First degree relatives like parents, offspring and siblings are genetically at a higher risk of developing celiac disease. Second degree relatives are less so.
Celiac disease causes changes and damages to the inner linings of the small intestines due to presence of gluten in diet. Celiac disease may affect quality of life, raise risk of early death due to complications and risk of certain malignancies like small-bowel lymphomas, small-bowel adenocarcinomas, esophageal carcinoma, ulcerative jejunitis, refractory or untreatable celiac disease, enteropathy-associated T-cell lymphomas etc.
Thus screening for celiac disease is important. It meets the five World Health Organization criteria for justifying general screening in the population that include:-
Early detection could be difficult based on symptoms and signs alone
Common disorder causing significant morbidity in the general population
Availability of highly sensitive and specific tests
Lack of early detection may result in severe complications difficult to manage and raising risk of death
Screening for celiac disease
Screening for celiac disease looks at the presence of autoantibodies in the blood of susceptible individuals. Screening tests are not recommended routinely for all of the population but are advised in family members of a person with the disease.
At least 4 to 12 percent of an affected person’s first degree relatives will also have the disease.
Serologic tests look for three antibodies common in celiac disease:-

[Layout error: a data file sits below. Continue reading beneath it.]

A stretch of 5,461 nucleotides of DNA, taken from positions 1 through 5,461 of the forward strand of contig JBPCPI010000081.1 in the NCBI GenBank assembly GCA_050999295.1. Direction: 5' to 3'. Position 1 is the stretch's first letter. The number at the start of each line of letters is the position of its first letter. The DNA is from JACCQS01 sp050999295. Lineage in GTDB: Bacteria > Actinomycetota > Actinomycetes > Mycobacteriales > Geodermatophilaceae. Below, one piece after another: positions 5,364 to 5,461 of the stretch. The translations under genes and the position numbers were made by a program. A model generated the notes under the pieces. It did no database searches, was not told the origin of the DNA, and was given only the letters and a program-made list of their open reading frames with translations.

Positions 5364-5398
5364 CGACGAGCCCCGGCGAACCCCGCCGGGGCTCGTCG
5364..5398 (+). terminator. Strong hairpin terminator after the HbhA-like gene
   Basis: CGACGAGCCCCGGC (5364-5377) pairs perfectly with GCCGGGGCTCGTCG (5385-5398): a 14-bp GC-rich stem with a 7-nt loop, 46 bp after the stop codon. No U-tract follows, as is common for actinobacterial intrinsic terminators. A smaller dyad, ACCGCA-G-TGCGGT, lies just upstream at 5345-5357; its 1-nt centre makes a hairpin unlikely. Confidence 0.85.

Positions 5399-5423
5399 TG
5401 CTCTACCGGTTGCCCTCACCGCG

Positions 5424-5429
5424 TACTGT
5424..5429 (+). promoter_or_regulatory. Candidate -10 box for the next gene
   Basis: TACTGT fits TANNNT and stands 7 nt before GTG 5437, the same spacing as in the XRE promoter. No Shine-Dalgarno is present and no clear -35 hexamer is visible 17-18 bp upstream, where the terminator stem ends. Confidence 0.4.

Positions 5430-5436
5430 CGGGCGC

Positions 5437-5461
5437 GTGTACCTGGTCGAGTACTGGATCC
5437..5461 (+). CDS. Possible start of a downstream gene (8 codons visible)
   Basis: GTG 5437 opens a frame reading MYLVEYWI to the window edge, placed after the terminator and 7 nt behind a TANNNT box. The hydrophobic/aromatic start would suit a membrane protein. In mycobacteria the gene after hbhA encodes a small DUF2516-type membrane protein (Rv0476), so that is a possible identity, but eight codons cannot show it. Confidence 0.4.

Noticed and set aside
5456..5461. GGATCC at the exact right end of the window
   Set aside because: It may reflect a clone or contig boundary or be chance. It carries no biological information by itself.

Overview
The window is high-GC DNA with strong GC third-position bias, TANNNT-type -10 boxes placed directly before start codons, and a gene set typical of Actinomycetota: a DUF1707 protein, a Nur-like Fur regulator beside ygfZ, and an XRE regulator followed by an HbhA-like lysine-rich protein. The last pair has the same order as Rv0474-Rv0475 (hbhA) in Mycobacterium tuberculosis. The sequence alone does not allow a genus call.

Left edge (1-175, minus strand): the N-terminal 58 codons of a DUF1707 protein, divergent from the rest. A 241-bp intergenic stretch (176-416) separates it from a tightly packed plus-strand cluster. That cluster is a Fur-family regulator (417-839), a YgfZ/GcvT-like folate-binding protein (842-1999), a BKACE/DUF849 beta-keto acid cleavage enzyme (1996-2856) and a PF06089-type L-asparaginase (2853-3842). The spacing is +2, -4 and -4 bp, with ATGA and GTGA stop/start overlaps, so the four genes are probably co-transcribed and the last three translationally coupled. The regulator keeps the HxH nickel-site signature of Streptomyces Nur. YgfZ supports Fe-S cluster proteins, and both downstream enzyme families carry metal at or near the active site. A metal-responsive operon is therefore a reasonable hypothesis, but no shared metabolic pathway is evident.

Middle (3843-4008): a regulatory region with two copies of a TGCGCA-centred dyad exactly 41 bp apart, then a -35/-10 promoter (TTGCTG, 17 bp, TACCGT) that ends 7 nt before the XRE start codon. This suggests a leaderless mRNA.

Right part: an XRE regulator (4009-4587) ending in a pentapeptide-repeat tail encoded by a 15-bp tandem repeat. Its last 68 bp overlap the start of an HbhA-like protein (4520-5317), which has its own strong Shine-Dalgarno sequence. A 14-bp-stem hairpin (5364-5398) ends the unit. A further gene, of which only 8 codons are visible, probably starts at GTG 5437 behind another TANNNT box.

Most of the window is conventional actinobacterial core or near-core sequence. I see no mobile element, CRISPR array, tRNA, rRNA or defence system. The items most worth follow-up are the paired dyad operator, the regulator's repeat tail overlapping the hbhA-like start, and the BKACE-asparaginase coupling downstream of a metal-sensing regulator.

anti-tissue transglutaminase (tTG) antibodies
endomysial antibodies (EMA)
antigliadin antibodies (AGA)
The most sensitive antibody tests are of the immunoglobulin A (IgA) class, but immunoglobulin G (IgG) tests may be used in patients with IgA deficiency.
Usually panels of tests are used for screening. American Gastroenterological Association recommends beginning with tTG in the clinical setting.
Another form of screening is with genetic screening tests. The gene pairs that encode for at least one of the human leukocyte antigen (HLA) gene variants, or alleles are called HLA‑DQ2 or HLA‑DQ8. These are found in about 40 percent of the general U.S. population, and most people with these alleles do not have celiac disease.
Negative findings for HLA-DQ2 and HLA-DQ8 can essentially rule out current or future risk of celiac disease.
Unlike serological testing, the genetic HLA testing measures the presence or absence of the genes. The HLA gene test for celiac disease can be performed at any time after birth while serological tests are positive after symptoms are positive.